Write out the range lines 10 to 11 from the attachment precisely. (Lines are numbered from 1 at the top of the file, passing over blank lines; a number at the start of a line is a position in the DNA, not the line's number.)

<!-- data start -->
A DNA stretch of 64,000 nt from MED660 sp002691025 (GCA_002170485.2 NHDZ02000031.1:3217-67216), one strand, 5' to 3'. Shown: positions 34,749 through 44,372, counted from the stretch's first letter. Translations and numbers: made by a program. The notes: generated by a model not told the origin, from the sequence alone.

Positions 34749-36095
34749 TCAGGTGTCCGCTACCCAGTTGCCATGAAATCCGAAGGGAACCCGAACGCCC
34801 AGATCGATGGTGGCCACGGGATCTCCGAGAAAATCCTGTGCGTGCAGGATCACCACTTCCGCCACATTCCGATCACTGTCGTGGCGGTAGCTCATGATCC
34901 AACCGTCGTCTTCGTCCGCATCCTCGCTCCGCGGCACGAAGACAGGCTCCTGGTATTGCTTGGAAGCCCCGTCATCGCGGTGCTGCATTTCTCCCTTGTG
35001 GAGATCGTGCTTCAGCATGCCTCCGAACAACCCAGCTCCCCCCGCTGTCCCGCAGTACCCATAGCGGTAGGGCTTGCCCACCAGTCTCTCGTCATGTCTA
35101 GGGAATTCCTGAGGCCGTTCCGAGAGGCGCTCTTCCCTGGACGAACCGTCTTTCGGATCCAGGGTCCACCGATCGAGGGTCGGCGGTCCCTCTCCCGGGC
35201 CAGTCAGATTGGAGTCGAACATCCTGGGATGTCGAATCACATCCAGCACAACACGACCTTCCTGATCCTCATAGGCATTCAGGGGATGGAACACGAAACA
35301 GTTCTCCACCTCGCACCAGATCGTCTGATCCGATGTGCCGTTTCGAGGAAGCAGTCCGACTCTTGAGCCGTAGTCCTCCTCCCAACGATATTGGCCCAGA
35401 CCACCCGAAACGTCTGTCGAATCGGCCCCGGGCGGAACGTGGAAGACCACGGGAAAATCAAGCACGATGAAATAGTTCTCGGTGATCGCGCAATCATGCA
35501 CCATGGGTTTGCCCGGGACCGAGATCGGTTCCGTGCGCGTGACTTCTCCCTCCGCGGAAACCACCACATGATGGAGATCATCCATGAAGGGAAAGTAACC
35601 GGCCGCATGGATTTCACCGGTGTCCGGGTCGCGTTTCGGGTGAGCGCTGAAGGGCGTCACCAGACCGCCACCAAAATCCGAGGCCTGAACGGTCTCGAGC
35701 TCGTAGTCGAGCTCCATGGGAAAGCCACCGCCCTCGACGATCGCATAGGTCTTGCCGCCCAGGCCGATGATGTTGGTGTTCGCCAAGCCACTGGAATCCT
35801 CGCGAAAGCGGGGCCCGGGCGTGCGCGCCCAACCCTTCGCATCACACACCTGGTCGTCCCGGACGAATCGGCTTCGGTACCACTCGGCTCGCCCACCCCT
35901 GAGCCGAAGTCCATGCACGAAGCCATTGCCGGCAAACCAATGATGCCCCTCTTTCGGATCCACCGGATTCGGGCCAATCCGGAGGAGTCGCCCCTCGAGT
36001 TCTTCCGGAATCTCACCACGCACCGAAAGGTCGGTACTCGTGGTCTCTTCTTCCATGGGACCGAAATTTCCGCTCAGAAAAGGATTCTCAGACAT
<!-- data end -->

35401 CCACCCGAAACGTCTGTCGAATCGGCCCCGGGCGGAACGTGGAAGACCACGGGAAAATCAAGCACGATGAAATAGTTCTCGGTGATCGCGCAATCATGCA
35501 CCATGGGTTTGCCCGGGACCGAGATCGGTTCCGTGCGCGTGACTTCTCCCTCCGCGGAAACCACCACATGATGGAGATCATCCATGAAGGGAAAGTAACC